5The Spokane River“The Spokane River was known worldwide, as one of the finest trout rivers in the world.” – Marshall McDonald 1894Multiple weirs and basket traps on the Spokane River and its tributaries produced up to 800 fish per dayLittle Spokane River was known for steelhead and resident troutUp to 200 fish caught per dayPermanent fishing spotLittle Falls was one of the last permanent fishing stationsFishery started in early spring for steelhead, resident trout, lamprey, suckersAt least 250 tons of dried fish in one seasonLooking specifically at redband trout and steelhead along the Spokane River, it is easy to see in past reports that the Spokane River produced a large number of salmonid migrants throughout the year. Marshal McDonald put it quite nicely in 1894 by saying “The Spokane river was known worldwide as one of the finest trout rivers in the world.” And the Spokane Tribe definitely knew that and tied to utilize this resource responsibly. The Spokane River had multiple fish weirs and basket traps set up throughout the drainage up to Spokane Falls that produced up to 800 fish per day for tribal members. The Little Spokane river in particular was popular for its steelhead and redband trout spawning runs and tribal members created a permanent fishing spot there that could catch up to 200 fish per day. They set up weirs across the river like the photo shown and put the fish weir at an angle so the fish would congregate into the upstream corner for them to spear and net. On the Little Spokane River the weir would be used year round: as the summer and fall they would catch salmon and in the winter and spring they would steelhead and trout.Little Falls was also a major fishing area and was actually one of the last permanent fishing stations during the decline of salmon and steelhead spawning runs. This fishing station started in early spring to target steelhead, redbands, lamprey and suckers. At least 250 tons of dried fish were recorded in one fishing season, and the tribal members that captured all of these fish relied on the dried meat throughout the year.Now contrary to the belief of white settlers, tribal members specifically set up fish weirs to allow fish to escape through them to migrate upstream to spawn the next generation. Holes and large gaps were purposely made or left unfixed so a portion of the migrating salmonids could get through and spawn upstream. So historically tribal members made sure that salmon and trout populations remained intact by managing the amount of fish that were able to get passed their weirs. But today we don’t even know what streams contain native redband trout, let alone the spawning characteristics, the survival or the sustainable harvest of the redband population.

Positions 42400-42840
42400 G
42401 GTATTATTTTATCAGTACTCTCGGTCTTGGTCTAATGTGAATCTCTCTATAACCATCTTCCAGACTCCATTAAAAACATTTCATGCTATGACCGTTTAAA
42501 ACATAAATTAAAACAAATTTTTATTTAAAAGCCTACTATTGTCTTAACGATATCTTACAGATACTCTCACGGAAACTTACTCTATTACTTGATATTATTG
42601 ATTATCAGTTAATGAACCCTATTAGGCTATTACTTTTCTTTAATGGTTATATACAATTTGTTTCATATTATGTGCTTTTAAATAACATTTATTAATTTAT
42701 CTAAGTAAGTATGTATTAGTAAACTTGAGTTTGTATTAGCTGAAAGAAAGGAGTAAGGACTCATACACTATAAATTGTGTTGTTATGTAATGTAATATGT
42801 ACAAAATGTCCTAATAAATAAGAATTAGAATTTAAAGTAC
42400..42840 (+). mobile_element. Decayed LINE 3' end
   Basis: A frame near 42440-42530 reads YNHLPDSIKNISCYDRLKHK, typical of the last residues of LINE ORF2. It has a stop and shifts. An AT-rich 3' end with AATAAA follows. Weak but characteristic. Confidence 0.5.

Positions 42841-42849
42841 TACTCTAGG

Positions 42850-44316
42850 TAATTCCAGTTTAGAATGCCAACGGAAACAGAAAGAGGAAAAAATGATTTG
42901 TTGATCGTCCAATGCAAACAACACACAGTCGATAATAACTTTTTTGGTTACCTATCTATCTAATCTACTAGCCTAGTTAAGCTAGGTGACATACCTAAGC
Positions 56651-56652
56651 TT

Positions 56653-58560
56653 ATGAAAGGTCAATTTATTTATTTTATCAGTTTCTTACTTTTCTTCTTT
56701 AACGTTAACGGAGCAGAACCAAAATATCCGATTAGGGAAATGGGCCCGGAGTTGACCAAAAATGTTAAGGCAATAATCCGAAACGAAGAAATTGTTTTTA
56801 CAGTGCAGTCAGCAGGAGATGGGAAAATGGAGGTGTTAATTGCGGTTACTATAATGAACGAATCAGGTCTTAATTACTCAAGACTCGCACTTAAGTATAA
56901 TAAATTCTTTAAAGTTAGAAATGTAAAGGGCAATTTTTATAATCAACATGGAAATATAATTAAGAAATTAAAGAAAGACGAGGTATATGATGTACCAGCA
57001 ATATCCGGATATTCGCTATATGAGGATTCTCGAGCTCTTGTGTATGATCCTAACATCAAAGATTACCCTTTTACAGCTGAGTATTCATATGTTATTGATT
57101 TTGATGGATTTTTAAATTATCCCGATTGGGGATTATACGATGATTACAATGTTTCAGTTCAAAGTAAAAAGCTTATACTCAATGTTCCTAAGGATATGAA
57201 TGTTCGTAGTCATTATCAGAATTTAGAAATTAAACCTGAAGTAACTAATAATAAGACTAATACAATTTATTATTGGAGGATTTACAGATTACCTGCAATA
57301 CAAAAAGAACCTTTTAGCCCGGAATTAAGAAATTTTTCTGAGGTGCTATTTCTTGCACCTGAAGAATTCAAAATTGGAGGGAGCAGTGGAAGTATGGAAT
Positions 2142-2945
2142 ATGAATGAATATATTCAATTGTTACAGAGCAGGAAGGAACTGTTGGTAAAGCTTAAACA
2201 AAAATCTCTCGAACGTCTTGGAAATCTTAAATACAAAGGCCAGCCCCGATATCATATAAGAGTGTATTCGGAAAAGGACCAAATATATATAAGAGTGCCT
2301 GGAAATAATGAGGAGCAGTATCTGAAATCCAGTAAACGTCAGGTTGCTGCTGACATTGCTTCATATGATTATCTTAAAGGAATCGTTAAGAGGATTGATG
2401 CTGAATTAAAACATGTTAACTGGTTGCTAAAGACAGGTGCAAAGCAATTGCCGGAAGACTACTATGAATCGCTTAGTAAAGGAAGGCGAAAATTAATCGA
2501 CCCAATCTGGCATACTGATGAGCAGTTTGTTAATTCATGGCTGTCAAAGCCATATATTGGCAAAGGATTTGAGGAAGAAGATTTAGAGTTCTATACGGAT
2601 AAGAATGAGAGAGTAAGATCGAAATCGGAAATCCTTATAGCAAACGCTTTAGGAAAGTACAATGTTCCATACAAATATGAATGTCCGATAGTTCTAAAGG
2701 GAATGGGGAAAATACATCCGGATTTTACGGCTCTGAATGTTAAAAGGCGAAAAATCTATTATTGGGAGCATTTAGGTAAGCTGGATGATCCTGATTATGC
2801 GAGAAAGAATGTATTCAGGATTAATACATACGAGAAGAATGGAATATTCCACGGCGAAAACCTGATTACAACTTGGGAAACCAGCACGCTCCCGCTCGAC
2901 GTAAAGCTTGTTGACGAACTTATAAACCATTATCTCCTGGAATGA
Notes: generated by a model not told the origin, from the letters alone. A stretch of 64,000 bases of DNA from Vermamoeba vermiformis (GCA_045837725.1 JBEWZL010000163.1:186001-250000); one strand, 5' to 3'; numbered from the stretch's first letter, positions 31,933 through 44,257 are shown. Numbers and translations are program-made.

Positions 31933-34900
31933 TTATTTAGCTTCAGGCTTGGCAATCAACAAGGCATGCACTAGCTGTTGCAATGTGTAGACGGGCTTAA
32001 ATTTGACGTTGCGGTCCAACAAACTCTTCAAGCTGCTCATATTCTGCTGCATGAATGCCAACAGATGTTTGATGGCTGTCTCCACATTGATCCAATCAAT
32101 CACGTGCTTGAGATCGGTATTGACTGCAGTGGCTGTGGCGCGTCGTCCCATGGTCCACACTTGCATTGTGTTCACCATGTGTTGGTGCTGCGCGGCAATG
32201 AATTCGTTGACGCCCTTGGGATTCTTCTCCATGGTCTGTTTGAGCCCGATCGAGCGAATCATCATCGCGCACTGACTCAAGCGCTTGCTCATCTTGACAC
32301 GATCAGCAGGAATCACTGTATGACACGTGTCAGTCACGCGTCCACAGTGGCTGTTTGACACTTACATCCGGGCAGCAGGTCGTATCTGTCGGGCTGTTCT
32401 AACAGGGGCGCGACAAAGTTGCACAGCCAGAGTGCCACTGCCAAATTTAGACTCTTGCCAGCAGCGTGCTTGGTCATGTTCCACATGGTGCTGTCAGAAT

6Redband Trout Stock Assessment Understand population characteristics for individual stocksGenetic IntegrityRecruitmentMortalityEscapementHarvestEvaluate negative interactions with redband troutHatchery-stocked coastal rainbow troutNon-native fishIdentify critical spawning and juvenile rearing habitatAlderOrapakenBlueSpringSpokaneSo currently the Spokane Tribe is conducting a redband trout stock assessment in Lake Roosevelt and the Spokane arm of Lake Roosevelt. We are currently working on four tributaries labeled on the map including Alder, Orapaken, Blue and Spring Creek. These streams are just the beginning of many streams that need to be assessed and so we are currently working cooperatively with the Coville Tribe (who is conducting stock assessments on the Sanpoil River Drainage that is in the Lower end of Lake Roosevelt) and WDFW (who is conducting stock assessments on the Kettle River and Big Sheep Creek in the Upper end of Lake Roosevelt). Together we are trying to assess basic questions about indiviual redband stocks in Lake Roosevelt and it’s tributaries such as:-Understand population characteristics for individuals stocks of redband, primarily understanding the genetic integrity, recruitment, mortality, escapement, and harvest of each population on each tributary.-Evaluate negative interactions of hatchery stocked rainbow and non-native fish with redband trout and how it effects individual populations.-And identify critical spawning and juvenile rearing habitat because if the stream habitat is falling apart, then the redband population will be doing the same thing.
7Redband Trout Stock Assessment Summer Habitat SurveysPool/riffle ratiosLarge woody debrisVegetative coverWolman pebble countsTemperature loggersWater depth and flowInvertebrate surveysFall ElectrofishingPopulation densityAgeGeneticsPIT tagSo on the four streams I had just mentioned, we do summer habitat surveys that evaluate the water quality, riparian vegetation, stream complexity and macroinvertebrate densities. These are just some of the habitat parameters we collect. In the fall and winter we backpack electrofish the streams to collect juveniles so we can collect data on population density, age, genetic integrity and it implant a PIT tag in them before the migrate to Lake Roosevelt in the Spring. I will discuss what a PIT tag is and its use in one moment.